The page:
Read an Excerpt
Ten Questions to Ask before You Create a Report
In This Chapter
- Finding the special purpose for your report
- Determining what to include in your report
- Getting your report out to the audience
Your boss comes in to your office in a rush stating that she needs asales by salesperson report right away! Now what do you do? Remain calm. You need to ask the person, boss or not, requesting a report the following ten questions. Ten is not a magic number, but Dan Gookin made the Part of Tens famous in Dummies books, so here I go.
What is the purpose of the report?
Is the person requesting this report allowed to access the data? Does the report contain any confidential information?
While writing down the purpose of the report may seem like a useless exercise, it is very important. Doing so allows you to focus on what should or shouldn't be in the report and how the information should be displayed. This question also allows report recipients to know if this is the report that they want to see or if they should go look for another one.
Anytime you write a goal or purpose, you know where you are going with the report. If you don't know where you are going, how do you know if you have arrived?
More and more, companies and institutions are careful about security issues, such as who sees what data. In a hospital, a corrections facility, a school, or a business, some information may not be available to all people. In a company, a person may have to have a security clearance to see certain data. Some financial data may only be distributed to certain people. Some information may be company private or proprietary. Keep these security issues in mind when you create a report.From what databases, views, or tables do you need to include information in this report, and what fields do you want to include in the report?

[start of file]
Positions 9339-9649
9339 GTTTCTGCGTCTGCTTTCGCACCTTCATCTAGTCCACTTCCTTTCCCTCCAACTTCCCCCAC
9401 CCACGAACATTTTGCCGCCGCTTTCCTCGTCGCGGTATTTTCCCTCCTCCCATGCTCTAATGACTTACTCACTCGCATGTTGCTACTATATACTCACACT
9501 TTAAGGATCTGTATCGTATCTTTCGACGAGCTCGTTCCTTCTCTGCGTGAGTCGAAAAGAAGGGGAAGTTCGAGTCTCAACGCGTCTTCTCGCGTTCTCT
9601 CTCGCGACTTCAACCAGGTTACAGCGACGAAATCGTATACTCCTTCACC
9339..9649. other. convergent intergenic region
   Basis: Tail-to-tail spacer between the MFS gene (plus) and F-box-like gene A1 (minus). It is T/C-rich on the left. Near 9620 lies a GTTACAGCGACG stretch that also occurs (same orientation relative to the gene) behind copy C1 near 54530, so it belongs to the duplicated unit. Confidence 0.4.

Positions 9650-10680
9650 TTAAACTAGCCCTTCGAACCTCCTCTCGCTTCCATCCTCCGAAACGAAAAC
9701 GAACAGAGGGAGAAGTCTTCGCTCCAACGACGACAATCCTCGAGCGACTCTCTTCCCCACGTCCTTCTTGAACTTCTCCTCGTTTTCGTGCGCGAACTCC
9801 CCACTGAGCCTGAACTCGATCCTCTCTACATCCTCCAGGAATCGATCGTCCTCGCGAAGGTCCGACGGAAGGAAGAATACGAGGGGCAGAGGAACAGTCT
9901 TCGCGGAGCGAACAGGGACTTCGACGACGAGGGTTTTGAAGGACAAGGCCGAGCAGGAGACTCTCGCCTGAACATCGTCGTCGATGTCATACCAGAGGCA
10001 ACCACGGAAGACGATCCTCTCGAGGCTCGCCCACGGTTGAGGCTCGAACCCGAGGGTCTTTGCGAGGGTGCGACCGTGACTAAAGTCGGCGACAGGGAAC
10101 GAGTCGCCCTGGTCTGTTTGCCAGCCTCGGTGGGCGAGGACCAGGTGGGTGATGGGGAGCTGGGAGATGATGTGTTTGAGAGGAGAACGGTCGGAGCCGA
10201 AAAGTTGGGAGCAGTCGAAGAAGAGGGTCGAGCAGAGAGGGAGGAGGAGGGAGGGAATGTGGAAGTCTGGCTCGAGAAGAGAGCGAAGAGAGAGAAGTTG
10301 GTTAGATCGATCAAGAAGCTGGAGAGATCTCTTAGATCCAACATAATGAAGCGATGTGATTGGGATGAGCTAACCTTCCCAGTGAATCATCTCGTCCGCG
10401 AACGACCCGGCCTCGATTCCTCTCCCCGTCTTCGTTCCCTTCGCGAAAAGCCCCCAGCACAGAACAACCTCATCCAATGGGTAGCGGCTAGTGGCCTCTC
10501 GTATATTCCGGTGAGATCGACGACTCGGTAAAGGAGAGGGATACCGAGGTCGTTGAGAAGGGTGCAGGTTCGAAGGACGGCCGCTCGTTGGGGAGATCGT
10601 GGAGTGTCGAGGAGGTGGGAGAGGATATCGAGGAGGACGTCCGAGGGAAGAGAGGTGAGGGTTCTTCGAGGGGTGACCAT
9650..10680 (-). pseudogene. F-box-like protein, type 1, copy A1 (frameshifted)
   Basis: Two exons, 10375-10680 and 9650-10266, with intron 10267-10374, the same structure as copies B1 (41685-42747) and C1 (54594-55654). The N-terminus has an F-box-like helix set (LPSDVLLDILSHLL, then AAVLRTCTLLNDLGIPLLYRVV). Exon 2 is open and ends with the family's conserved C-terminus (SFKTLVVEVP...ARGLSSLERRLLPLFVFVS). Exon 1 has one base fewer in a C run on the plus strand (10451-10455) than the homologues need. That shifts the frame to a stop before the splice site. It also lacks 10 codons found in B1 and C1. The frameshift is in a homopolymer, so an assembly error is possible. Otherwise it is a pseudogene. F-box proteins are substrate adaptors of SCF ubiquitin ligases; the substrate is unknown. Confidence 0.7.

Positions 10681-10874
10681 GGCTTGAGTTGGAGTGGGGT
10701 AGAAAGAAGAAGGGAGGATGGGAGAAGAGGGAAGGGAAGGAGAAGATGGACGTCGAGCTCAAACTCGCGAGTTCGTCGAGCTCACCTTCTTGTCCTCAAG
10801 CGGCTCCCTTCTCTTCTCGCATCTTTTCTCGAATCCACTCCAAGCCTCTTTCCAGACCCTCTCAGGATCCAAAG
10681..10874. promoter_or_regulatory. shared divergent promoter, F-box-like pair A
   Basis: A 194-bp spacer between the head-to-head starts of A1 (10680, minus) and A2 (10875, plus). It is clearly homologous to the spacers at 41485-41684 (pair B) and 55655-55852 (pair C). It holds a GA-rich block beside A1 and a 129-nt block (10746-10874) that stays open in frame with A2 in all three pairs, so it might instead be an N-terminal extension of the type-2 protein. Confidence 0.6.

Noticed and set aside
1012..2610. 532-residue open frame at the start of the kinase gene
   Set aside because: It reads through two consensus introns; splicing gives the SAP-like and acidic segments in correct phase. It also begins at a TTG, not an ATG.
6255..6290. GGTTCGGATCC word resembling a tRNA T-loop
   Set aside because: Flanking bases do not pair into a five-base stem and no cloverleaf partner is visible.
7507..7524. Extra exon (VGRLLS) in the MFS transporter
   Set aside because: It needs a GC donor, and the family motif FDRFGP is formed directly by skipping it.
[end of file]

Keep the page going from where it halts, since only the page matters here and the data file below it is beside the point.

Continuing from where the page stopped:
Data for a report may come from different sources. Record the databases, tables, or views that hold that data you need. You may need to know the exact directories that hold information. You may need to know what network to access. You may need a password to obtain access to some data.
If you have more than one table involved, linking will be needed.
Do you want all the records in the report or a subset?